My Performance Review

2008 was a tough year for lots of companies - mine included. So when the edict came down that there would be no raises given this year, I was bummed but not surprised. Still, I tried to look on the bright side - at least they didn't hand me a pay cut.

This news came along side other "benefits adjustments". Yeah, when you see that phrase on slide one of a powerpoint deck, you know it's not going to be good. The 401k took some hits. Several programs got cut. Basically money would not be so free-flowing around campus. The carrot that they dangled was that bonuses were yet undetermined.

So with my review approaching, I formed a plan:

  1. The company’s performance is not my own, so I expect a fair performance rating regardless of the company’s ability to compensate. It may be possible to leverage that next year assuming that things improve by then.
  2. No money for raises - fine, I get that - so give me what you can. I’m planning to ask for an increase in vacation time.
  3. Continue to work my butt off, and pray that there are better times ahead of us all.
They had replaced some 401k cash contributions with company stock. No matter how you feel about that, the root idea was, "we don't have the cash, but we'll give what we have". That's where my idea came to ask for added vacation time.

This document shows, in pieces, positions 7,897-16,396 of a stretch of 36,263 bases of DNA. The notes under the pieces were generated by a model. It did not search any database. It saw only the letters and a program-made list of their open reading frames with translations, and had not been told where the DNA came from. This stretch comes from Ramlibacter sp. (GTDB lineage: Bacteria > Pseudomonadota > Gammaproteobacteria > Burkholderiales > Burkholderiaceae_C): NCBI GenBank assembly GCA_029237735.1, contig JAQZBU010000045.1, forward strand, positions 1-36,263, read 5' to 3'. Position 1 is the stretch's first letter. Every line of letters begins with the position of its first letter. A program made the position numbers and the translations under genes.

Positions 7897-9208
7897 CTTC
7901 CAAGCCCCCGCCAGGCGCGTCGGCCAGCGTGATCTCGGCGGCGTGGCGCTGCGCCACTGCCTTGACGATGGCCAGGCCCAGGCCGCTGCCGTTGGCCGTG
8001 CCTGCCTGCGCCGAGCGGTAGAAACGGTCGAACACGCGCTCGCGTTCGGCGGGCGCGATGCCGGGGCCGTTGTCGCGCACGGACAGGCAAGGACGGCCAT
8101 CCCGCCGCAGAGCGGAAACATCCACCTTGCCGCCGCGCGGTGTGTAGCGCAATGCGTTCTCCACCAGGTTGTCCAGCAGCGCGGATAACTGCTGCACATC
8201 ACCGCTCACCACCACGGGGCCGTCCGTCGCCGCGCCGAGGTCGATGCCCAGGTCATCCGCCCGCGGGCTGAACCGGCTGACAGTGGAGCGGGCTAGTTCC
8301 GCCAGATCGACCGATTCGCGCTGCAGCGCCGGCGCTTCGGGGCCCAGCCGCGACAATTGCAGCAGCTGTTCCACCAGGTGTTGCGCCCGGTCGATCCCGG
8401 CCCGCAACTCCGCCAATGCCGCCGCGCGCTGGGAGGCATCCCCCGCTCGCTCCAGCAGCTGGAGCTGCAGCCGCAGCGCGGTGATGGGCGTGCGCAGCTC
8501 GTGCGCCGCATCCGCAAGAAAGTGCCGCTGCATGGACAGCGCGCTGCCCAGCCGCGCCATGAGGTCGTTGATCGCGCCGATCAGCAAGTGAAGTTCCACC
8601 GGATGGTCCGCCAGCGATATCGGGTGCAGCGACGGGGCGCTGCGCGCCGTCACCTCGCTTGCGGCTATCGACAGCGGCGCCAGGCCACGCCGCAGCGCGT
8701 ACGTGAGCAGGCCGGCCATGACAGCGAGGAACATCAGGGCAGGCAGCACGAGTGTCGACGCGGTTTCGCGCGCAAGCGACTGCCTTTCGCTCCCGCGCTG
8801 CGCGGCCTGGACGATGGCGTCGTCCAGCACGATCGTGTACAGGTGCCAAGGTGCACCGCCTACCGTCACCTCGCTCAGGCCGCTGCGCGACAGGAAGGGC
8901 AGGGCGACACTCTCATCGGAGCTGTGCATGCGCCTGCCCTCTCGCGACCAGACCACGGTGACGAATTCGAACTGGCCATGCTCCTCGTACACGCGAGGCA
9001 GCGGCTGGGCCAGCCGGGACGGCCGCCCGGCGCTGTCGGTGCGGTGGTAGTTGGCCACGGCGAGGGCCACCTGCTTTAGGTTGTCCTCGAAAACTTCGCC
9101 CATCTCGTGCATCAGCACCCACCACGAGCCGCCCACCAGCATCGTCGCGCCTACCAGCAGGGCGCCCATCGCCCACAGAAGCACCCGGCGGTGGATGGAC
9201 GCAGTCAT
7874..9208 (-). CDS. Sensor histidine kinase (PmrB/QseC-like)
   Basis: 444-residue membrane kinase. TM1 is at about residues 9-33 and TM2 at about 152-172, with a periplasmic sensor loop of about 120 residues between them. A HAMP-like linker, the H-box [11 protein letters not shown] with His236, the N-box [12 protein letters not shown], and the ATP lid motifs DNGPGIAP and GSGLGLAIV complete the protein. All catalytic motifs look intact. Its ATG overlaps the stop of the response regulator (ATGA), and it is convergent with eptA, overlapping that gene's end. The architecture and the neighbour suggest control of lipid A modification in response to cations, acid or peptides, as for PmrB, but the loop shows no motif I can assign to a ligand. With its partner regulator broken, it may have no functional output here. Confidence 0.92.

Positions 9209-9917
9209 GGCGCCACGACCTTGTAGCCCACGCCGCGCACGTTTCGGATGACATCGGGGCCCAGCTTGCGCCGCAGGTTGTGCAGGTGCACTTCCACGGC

So the time came. My manager and I sat down and he went into auto-pilot. I think I was one of his last to get their review, so he was getting used to delivering the bad news. Bonuses were reduced by 75%. I was expecting nothing, so this didn't hit me too hard. We went through the 'official' review and compensation statement, and then I hit back.

"The company isn't giving pay increases this year, and I understand that. Since I have a strong review (and I did), what I'd like to know is if I can get increased vacation time instead." He looked perplexed, though I could tell he liked the idea. Once I explained my reasoning, he was nodding his head and making notes. This was a good sign.

Unfortunately, our HR rep was out of town at the time, and the request would have to wait. I could tell that this request was unexpected, which meant that the goofballs in HR would have to stew about this for a while. Our Generalist would have to pass it up to a Specialist, and then maybe on to a Grand Pooh-Bah or something like that. I'll let you know.


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